Death of a sales manager!

From transactional sales manager to sales leader.

Businessman Holding Graph - death of a sales managerWe are delighted to share a guest post today from experts Rosemary Bannister and Nina Lovatt, directors of HT Training and Coaching.

They specialise in coaching and training sales managers in the tourism and hospitality industry, and are in demand with some of the most prestigious hotel chains, running training all over the world.

They are both Insights Discovery practitioners – Nina is an accredited coach and Rosemary is a Leading & Developing High Performance practitioner.

They tell a wonderful story here of how Leading & Developing High Performance works with sales managers. So sit back and enjoy their with 4 top tips!

Once upon a time Ian was a sales manager of a large sales team. He felt confident that he was able to measure and manage the team’s performance through the volume of units sold and the number of customer visits they made. Ian’s team had sales targets, drove shiny company cars and had company expense accounts for entertaining.

Then one day the world changed and Ian’s customers began demanding a more collaborative and solutions-focused approach from his team. Because of this Ian’s people needed to develop new skills and competencies in order to meet the changing needs of their customers and to future-proof their organisation’s sales success.

Because of this Ian found himself in a sales manager’s conundrum.  If sales success could no longer be measured purely by revenue targets and customer activity, how was he going to lead his team in the future? Had the sales manager’s role changed that drastically?

Night after night Ian trawled the net looking for answers and then one evening he stumbled upon the Leading and Developing High Performance Programme for sales managers and leaders and he began his own leadership development journey.

Ian’s journey has proven to be full of highs and lows and while he has travelled far he still has a way to go before he reaches his final destination.  But in the meantime his sales team have never been as motivated or effective as they are right now and as for his customers, they are very happy too.  Ian’s team are right there at their side as partners, collaborators and trusted business advisors.

To support you in your own sales manager leadership journey here are Ian’s top 4 tips for effective sales leadership in 2014.

1.       Unconditional Positive Regard.

Accept that every member of your sales team is a unique individual and has the potential within themselves to excel in their role. Always have positive regard for the individual, especially when giving feedback. Respect the individual and focus on their behaviour and actions not their personality. Help them be the best they can be by coaching and supporting them to improve.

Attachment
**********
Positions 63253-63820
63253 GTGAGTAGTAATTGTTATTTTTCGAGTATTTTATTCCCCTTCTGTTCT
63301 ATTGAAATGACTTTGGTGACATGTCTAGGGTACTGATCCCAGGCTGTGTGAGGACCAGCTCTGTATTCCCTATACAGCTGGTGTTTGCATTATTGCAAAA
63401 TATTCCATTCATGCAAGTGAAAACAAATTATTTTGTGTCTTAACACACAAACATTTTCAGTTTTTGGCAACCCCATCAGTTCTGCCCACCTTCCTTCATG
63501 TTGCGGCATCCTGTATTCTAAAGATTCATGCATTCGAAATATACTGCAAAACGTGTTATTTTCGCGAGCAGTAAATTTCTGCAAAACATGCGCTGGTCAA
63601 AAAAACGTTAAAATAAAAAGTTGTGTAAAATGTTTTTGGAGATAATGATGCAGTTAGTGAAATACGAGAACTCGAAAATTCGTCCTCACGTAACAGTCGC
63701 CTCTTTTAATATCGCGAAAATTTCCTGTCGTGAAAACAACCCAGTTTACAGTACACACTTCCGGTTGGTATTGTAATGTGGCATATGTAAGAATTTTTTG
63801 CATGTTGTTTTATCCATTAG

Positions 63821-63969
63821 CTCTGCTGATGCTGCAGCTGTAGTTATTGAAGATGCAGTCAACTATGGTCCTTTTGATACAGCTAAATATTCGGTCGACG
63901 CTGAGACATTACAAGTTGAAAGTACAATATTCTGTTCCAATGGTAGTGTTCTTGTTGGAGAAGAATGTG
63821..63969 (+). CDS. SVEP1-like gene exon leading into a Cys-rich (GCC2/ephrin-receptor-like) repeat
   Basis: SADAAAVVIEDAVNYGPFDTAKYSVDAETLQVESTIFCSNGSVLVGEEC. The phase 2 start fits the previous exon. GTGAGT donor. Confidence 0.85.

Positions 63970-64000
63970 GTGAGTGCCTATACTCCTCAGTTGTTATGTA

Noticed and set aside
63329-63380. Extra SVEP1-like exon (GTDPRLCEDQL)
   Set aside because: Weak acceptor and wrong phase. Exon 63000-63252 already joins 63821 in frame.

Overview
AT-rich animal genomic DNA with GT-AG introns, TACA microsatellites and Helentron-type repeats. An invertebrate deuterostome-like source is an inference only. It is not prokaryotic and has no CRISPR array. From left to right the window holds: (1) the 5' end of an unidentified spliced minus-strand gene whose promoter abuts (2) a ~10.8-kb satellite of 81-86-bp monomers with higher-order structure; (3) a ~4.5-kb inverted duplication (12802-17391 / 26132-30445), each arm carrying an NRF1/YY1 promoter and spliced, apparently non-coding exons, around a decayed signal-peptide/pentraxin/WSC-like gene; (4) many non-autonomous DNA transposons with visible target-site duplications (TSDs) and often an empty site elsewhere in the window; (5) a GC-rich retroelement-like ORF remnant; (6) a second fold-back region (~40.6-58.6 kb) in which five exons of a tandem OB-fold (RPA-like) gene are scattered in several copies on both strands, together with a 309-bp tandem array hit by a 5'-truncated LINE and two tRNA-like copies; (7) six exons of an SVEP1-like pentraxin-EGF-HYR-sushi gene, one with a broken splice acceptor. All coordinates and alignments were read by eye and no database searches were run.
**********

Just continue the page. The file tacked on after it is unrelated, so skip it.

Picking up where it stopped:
2.     Be Genuine.

Demonstrate your authenticity as a sales leader by creating an environment where each member of your team can really thrive and achieve role excellence. Yes, even for those team members who are least like you! Be consistent in all of your dealings with every team member and in every situation. Inconsistency and the perception of unfairness are major demotivators. The trait of consistency is exhibited by the best leaders.

3.     Motivate the team to motivate themselves.

Show your appreciation and support by recognising when a team member does something well. Sales people don’t leave jobs, they leave managers, and lack of feedback of any kind is a demotivator. Providing extrinsic rewards such as bonuses, incentives etc have been shown to have a very short term impact. Motivation comes from within so provide your people with plenty of involvement, feedback and thanks for a job well done.

4.     Expect high performance.

Harness the power of expectation theory and expect people to excel in their role. Set the bar high. Make it absolutely clear what your expectations of your team are. Create a vision for them to aim for.  What does being the best look, sound and feel like? Then train, coach and support them to get there. Expect the best and you are likely to get it. Expect mediocrity and that is what you’ll get!

If you enjoyed  this, watch out for the little quiz from Nina in our next post, aimed at understanding your leadership style as a sales manager.

 

Read HT Training’s recent white paper on the changing role of the hotel salesperson